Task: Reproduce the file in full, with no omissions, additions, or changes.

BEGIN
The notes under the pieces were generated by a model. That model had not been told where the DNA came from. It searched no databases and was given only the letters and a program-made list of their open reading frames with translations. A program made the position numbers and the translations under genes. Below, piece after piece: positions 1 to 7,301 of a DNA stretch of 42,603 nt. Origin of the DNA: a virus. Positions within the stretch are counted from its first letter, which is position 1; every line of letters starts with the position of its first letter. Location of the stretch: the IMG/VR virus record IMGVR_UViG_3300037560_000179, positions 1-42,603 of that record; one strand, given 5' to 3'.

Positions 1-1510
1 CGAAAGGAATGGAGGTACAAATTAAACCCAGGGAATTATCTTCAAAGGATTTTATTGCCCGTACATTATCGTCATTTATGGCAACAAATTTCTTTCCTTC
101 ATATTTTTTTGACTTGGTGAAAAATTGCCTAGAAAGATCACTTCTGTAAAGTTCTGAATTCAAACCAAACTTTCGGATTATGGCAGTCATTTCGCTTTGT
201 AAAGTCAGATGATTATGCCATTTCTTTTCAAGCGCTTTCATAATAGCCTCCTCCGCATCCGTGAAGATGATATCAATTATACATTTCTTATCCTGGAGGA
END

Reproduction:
The notes under the pieces were generated by a model. That model had not been told where the DNA came from. It searched no databases and was given only the letters and a program-made list of their open reading frames with translations. A program made the position numbers and the translations under genes. Below, piece after piece: positions 1 to 7,301 of a DNA stretch of 42,603 nt. Origin of the DNA: a virus. Positions within the stretch are counted from its first letter, which is position 1; every line of letters starts with the position of its first letter. Location of the stretch: the IMG/VR virus record IMGVR_UViG_3300037560_000179, positions 1-42,603 of that record; one strand, given 5' to 3'.

Positions 1-1510
1 CGAAAGGAATGGAGGTACAAATTAAACCCAGGGAATTATCTTCAAAGGATTTTATTGCCCGTACATTATCGTCATTTATGGCAACAAATTTCTTTCCTTC
101 ATATTTTTTTGACTTGGTGAAAAATTGCCTAGAAAGATCACTTCTGTAAAGTTCTGAATTCAAACCAAACTTTCGGATTATGGCAGTCATTTCGCTTTGT
201 AAAGTCAGATGATTATGCCATTTCTTTTCAAGCGCTTTCATAATAGCCTCCTCCGCATCCGTGAAGATGATATCAATTATACATTTCTTATCCTGGAGGA